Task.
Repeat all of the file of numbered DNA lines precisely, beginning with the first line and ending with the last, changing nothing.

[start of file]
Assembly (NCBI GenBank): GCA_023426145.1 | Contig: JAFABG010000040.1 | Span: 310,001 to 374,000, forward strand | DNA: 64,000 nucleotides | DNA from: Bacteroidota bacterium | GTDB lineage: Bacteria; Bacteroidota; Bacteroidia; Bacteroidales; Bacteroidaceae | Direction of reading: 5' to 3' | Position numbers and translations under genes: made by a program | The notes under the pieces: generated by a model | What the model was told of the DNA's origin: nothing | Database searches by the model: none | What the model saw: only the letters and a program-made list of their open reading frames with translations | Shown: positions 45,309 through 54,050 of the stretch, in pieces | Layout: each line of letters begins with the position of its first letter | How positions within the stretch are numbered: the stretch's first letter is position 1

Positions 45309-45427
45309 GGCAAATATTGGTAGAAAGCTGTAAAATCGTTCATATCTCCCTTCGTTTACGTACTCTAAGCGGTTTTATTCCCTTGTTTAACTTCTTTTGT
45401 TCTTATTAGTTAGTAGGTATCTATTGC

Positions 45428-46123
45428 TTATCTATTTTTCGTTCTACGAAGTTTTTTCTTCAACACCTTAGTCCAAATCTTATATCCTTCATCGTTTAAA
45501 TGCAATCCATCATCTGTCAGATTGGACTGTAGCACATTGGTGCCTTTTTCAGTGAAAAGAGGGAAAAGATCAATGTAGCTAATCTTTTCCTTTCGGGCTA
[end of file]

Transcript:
Assembly (NCBI GenBank): GCA_023426145.1 | Contig: JAFABG010000040.1 | Span: 310,001 to 374,000, forward strand | DNA: 64,000 nucleotides | DNA from: Bacteroidota bacterium | GTDB lineage: Bacteria; Bacteroidota; Bacteroidia; Bacteroidales; Bacteroidaceae | Direction of reading: 5' to 3' | Position numbers and translations under genes: made by a program | The notes under the pieces: generated by a model | What the model was told of the DNA's origin: nothing | Database searches by the model: none | What the model saw: only the letters and a program-made list of their open reading frames with translations | Shown: positions 45,309 through 54,050 of the stretch, in pieces | Layout: each line of letters begins with the position of its first letter | How positions within the stretch are numbered: the stretch's first letter is position 1

Positions 45309-45427
45309 GGCAAATATTGGTAGAAAGCTGTAAAATCGTTCATATCTCCCTTCGTTTACGTACTCTAAGCGGTTTTATTCCCTTGTTTAACTTCTTTTGT
45401 TCTTATTAGTTAGTAGGTATCTATTGC

Positions 45428-46123
45428 TTATCTATTTTTCGTTCTACGAAGTTTTTTCTTCAACACCTTAGTCCAAATCTTATATCCTTCATCGTTTAAA
45501 TGCAATCCATCATCTGTCAGATTGGACTGTAGCACATTGGTGCCTTTTTCAGTGAAAAGAGGGAAAAGATCAATGTAGCTAATCTTTTCCTTTCGGGCTA